Smokers in Quebec are facing new regulations on where they are allowed to light up as well as what their cigarette packages will look like.

A new provincial law which forbids smoking within a nine-metre radius of a door, window or external air intake of a public or private building has taken effect as part of The Tobacco Control Act, introduced on Nov. 26, 2015.

Anyone caught repeatedly breaking the rules can face fines of up to $1,500. Businesses, such as restaurants, could face fines up to $100,000 if they continuously allow customers to smoke on their patios.

Similar regulations for schools and health facilities have already been in place in Quebec since 2006.

Melanie Champagne, a spokesperson for the Quebec division of the Canadian Cancer Society, told CTV Montreal on Sunday that the nine-metre rule doesn’t apply to buildings that are beside municipal sidewalks. She said that scientific literature has shown second-hand smoke can be harmful to the public, even when they’re outdoors. Although the new measures won’t affect those areas with sidewalks, Champagne said the new regulation is better than nothing.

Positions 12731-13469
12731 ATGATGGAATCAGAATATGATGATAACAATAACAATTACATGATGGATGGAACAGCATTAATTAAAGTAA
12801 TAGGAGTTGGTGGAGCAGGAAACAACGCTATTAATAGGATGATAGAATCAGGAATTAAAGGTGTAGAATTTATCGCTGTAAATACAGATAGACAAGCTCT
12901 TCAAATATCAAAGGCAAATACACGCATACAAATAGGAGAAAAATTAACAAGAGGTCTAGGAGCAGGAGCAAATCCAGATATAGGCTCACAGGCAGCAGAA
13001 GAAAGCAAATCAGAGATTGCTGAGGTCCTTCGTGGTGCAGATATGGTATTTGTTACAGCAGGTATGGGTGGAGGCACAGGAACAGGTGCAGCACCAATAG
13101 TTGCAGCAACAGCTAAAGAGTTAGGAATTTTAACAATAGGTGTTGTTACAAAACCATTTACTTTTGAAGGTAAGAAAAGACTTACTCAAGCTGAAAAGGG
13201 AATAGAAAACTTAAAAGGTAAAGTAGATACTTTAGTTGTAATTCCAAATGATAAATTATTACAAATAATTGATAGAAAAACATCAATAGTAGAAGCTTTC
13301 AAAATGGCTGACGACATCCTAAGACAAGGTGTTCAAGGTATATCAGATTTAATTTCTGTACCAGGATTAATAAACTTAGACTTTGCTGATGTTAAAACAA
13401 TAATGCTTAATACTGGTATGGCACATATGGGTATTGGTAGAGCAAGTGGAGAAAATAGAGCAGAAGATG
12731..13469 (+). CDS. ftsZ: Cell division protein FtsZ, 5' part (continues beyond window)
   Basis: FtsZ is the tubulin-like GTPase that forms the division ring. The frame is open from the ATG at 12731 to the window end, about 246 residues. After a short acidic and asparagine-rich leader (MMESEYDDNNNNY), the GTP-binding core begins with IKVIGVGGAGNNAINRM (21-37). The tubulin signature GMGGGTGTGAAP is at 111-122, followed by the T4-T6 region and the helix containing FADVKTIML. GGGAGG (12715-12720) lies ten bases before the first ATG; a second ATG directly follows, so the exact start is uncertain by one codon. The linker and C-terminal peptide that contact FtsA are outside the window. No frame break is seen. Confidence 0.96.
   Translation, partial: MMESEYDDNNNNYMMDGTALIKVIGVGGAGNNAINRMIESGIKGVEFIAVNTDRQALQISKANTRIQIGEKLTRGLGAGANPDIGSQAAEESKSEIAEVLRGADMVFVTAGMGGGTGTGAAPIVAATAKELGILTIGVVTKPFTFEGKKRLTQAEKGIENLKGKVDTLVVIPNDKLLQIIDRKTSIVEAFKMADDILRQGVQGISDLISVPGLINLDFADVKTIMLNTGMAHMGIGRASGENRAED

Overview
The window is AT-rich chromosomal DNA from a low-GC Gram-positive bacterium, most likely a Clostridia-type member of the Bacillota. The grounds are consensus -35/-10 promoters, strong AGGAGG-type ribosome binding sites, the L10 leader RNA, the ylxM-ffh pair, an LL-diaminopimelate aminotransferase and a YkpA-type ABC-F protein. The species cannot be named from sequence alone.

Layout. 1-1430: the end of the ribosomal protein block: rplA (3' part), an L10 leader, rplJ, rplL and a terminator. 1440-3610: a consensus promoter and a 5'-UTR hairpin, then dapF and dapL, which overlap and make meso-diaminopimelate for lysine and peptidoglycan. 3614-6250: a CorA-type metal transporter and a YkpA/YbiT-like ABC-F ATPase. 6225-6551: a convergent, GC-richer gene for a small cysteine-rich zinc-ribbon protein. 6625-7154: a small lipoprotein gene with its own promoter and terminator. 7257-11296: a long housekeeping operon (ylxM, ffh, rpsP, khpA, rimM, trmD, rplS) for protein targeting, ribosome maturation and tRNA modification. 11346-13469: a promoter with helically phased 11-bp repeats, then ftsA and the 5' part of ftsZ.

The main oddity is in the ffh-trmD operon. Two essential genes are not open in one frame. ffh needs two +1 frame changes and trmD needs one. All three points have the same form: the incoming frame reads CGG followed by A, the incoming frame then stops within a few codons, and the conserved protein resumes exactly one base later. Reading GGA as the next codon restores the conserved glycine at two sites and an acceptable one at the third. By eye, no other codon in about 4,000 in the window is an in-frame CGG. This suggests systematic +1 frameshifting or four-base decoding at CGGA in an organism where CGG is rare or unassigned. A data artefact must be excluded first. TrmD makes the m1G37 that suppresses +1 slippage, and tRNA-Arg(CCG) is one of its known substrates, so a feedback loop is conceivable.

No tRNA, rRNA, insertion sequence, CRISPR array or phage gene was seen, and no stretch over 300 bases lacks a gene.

“Big tobacco is killing 10,000 people a year and a couple of hundred non-smokers who are affected by second-hand smoke," said Champagne. "So, anything we can do, we have to do."

In addition to the law on where smokers can go, the provincial government has introduced minimum size requirements for health warning signs on cigarette packages. The aim of the new measure is to make sleek, small cigarette packages less aesthetically appealing to smokers, particularly young women.

“The industry really knows, the smaller it is, the more attractive it is, especially for young women," Champagne said.

Although smoking rates have decreased overall in the province, they have been increasing among one segment of the population according to Champagne.

“That's the young adults. So between 20, 25, 30 years old,” she said. “It's on the rise and it's very worrying.”

Although the new laws only apply to Quebec, federal Health Minister Jane Philpott has committed to introducing new legislation on cigarette packaging sometime in the next year.

With a report from CTV Montreal’s Cindy Sherwin